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“They’ve Redefined What an Acceptable Shot is:” Warriors Legend Lauds Stephen Curry and Klay Thompson

“They’ve Redefined What an Acceptable Shot is:” Warriors Legend Lauds Stephen Curry and Klay Thompson

Klay Thompson and Stephen Curry

Former Golden State Warriors star Chris Mullin said current stars Stephen Curry and Klay Thompson redefined shooting. With the kind of impact Curry and Thompson have had, very few would disagree with Mullin.

There are many who credit Curry with revolutionizing the game of basketball with his three-point shooting. He had started his NBA with the Warriors in 2009. Very few had then imagined that he would have a team built around his three-point shooting.

Thompson joined Curry when he came in via the NBA Draft in 2011. Three years later, the two would set a new NBA record for the most number of combined three-pointers in a season (484). The feat earned the duo the nickname- “Splash Brothers.” A year they led the Warriors to their first Championship since 1975. In the subsequent two seasons, they broke the record twice with 525 and 678 combined three-pointers.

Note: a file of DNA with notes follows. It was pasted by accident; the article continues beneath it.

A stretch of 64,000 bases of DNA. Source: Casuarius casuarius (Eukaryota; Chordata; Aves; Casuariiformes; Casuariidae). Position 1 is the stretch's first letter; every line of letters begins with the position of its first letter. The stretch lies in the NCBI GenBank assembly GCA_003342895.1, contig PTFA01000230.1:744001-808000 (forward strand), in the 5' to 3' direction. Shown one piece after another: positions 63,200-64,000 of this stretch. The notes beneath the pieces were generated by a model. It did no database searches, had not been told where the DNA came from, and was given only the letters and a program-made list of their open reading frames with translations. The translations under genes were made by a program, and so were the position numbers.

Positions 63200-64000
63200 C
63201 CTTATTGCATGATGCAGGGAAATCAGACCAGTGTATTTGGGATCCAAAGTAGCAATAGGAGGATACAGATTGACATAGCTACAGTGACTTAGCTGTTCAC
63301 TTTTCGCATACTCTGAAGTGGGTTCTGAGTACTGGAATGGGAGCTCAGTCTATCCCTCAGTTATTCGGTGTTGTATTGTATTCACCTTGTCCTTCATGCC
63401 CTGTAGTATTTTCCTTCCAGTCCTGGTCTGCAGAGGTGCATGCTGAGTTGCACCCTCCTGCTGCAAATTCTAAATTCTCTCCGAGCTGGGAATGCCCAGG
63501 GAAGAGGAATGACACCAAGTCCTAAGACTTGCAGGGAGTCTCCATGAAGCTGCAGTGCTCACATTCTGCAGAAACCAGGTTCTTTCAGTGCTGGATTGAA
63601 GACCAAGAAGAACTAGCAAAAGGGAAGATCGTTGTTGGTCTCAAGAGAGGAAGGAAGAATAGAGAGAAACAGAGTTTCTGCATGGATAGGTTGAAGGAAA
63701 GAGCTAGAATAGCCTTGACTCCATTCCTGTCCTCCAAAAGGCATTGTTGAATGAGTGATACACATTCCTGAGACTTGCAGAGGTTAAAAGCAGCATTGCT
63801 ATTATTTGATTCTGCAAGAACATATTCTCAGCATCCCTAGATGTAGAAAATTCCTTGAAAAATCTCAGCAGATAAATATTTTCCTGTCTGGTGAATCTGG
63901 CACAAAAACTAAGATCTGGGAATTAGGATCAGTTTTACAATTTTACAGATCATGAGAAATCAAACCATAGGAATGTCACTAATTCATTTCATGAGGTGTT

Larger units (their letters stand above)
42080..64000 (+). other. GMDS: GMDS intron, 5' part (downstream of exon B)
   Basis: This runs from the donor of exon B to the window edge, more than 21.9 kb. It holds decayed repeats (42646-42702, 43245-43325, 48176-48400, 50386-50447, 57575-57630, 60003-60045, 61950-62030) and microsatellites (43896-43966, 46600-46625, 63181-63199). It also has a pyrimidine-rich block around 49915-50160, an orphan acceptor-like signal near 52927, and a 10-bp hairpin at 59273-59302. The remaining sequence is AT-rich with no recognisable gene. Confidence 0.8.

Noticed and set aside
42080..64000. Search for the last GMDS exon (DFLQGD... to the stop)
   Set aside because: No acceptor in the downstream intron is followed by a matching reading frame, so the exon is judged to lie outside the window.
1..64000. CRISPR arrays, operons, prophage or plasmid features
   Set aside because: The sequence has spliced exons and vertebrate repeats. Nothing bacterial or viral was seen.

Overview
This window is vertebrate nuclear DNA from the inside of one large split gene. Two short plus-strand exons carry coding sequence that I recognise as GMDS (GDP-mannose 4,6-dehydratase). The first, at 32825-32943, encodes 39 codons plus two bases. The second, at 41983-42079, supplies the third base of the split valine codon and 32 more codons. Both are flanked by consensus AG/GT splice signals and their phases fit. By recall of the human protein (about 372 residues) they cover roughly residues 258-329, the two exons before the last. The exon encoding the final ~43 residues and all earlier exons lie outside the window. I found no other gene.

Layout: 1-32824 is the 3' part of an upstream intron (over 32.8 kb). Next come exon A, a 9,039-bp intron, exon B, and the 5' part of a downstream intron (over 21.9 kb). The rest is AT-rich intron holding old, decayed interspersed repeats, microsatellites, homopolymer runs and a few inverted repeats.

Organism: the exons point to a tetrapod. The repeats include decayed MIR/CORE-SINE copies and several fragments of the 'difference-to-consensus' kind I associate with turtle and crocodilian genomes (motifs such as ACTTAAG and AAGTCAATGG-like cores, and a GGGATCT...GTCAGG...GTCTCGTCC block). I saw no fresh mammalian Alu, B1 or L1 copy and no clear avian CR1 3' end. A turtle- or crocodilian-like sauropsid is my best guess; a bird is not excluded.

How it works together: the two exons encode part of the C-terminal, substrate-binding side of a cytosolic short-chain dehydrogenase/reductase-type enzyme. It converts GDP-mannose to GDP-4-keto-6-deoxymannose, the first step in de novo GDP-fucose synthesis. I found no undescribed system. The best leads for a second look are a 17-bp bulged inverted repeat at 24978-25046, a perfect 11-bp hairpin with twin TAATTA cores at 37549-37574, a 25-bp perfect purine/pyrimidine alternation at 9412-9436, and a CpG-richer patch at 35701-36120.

Curry would break more individual shooting records in the years to come by. In 2015, Curry became the first player to win the NBA MVP award with a unanimous vote. It came after he shot over 40 % from three-pointers and above 50 % and 90 % from the perimeter and free throws respectively.

With Curry and Thompson in the team, the Warriors reached the finals in each of the last five seasons winning three of them.

Stephen Curry giving a hi-five to Klay Thompson

Stephen Curry and Klay Thompson redefined shooting, felt Mullin

During a recent appearance on the Luch Talk Live, Mullin said: “They’ve redefined what an acceptable shot is.” He explained how it changed so much from the time of Michael Jordan when much of the scoring was from within the perimeter.

During his session, Mullin also talked about how the free agency has been a huge change in the NBA. He said it had increased the movement of star players from one team to another.

“The biggest factor … is free agency,” he said. “There wasn’t as much movement with the star players. You’d build your teams around those guys, you would run in veterans to try and help them get over the top, the core stays the same, which helped chemistry, helped with teamwork.”


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